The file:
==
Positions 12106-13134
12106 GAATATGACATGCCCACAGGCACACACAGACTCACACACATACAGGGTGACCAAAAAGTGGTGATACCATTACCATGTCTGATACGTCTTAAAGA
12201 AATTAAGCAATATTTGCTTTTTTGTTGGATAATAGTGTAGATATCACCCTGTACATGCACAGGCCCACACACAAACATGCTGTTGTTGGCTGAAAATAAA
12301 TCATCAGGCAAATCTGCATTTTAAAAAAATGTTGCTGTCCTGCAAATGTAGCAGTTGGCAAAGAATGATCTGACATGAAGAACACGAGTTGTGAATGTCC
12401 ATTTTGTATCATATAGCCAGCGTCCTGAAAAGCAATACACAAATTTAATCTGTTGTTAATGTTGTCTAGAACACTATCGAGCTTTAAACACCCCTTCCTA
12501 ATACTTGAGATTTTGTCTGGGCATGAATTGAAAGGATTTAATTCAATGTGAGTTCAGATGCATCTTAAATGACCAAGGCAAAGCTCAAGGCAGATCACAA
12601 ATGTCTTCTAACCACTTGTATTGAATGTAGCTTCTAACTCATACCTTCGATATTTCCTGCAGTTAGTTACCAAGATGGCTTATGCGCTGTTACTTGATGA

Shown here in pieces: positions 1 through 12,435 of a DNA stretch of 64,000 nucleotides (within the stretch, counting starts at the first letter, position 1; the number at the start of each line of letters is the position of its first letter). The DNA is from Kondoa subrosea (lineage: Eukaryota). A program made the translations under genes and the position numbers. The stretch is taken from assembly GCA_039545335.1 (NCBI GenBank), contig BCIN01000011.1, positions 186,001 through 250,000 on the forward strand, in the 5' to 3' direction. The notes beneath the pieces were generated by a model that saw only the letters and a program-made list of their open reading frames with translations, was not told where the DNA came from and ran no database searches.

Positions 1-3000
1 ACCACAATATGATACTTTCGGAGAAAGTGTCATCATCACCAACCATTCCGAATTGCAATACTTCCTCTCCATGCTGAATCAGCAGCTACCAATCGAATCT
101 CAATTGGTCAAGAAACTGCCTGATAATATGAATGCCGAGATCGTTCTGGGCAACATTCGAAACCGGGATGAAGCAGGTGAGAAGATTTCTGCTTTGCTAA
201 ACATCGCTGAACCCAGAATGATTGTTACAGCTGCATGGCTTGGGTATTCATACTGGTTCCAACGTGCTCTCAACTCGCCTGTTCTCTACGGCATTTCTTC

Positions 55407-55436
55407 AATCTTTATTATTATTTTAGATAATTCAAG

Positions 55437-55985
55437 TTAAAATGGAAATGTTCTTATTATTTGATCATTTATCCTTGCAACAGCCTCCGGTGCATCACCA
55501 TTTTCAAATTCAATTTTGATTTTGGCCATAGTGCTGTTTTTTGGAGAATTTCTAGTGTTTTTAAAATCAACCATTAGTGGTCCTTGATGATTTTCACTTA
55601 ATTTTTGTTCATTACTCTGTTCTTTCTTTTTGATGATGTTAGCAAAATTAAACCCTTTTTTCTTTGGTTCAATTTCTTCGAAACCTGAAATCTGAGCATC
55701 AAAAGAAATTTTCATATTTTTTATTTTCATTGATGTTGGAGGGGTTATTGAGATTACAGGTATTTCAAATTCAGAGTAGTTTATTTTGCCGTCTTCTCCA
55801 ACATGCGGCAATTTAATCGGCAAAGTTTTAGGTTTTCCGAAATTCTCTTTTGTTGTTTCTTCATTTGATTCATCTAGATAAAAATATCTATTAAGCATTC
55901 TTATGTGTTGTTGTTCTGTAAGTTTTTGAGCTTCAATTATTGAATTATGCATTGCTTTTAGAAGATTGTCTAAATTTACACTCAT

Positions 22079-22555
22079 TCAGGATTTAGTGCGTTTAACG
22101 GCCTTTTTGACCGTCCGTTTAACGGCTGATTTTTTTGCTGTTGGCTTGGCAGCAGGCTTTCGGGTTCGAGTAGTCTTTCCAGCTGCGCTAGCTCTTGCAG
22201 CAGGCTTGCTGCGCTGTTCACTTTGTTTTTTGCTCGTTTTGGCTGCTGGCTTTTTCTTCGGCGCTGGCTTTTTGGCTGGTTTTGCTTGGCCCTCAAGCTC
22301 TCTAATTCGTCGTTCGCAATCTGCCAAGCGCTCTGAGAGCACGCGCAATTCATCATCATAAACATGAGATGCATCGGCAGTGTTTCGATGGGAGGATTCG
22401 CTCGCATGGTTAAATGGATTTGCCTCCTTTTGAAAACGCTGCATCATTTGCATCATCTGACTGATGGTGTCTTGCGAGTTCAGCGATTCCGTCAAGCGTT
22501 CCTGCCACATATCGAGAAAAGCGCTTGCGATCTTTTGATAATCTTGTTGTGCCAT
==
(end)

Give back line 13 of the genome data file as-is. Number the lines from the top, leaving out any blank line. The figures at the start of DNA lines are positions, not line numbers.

Positions 55407-55436